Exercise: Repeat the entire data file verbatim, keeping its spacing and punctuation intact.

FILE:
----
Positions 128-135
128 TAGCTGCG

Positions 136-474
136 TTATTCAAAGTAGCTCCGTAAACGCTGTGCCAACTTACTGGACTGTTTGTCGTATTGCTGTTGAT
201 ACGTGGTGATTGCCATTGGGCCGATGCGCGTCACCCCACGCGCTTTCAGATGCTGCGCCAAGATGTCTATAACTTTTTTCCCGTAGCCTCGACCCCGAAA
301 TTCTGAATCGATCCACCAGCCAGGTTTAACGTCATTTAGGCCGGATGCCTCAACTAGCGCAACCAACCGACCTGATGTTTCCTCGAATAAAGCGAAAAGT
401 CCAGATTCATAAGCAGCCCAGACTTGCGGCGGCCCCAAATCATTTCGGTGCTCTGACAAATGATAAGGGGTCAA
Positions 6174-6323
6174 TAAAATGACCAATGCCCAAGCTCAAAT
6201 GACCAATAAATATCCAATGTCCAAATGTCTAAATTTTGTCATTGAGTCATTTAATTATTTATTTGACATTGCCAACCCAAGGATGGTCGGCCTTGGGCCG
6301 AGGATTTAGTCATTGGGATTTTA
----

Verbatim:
Positions 128-135
128 TAGCTGCG

Positions 136-474
136 TTATTCAAAGTAGCTCCGTAAACGCTGTGCCAACTTACTGGACTGTTTGTCGTATTGCTGTTGAT
201 ACGTGGTGATTGCCATTGGGCCGATGCGCGTCACCCCACGCGCTTTCAGATGCTGCGCCAAGATGTCTATAACTTTTTTCCCGTAGCCTCGACCCCGAAA
301 TTCTGAATCGATCCACCAGCCAGGTTTAACGTCATTTAGGCCGGATGCCTCAACTAGCGCAACCAACCGACCTGATGTTTCCTCGAATAAAGCGAAAAGT
401 CCAGATTCATAAGCAGCCCAGACTTGCGGCGGCCCCAAATCATTTCGGTGCTCTGACAAATGATAAGGGGTCAA
Positions 6174-6323
6174 TAAAATGACCAATGCCCAAGCTCAAAT
6201 GACCAATAAATATCCAATGTCCAAATGTCTAAATTTTGTCATTGAGTCATTTAATTATTTATTTGACATTGCCAACCCAAGGATGGTCGGCCTTGGGCCG
6301 AGGATTTAGTCATTGGGATTTTA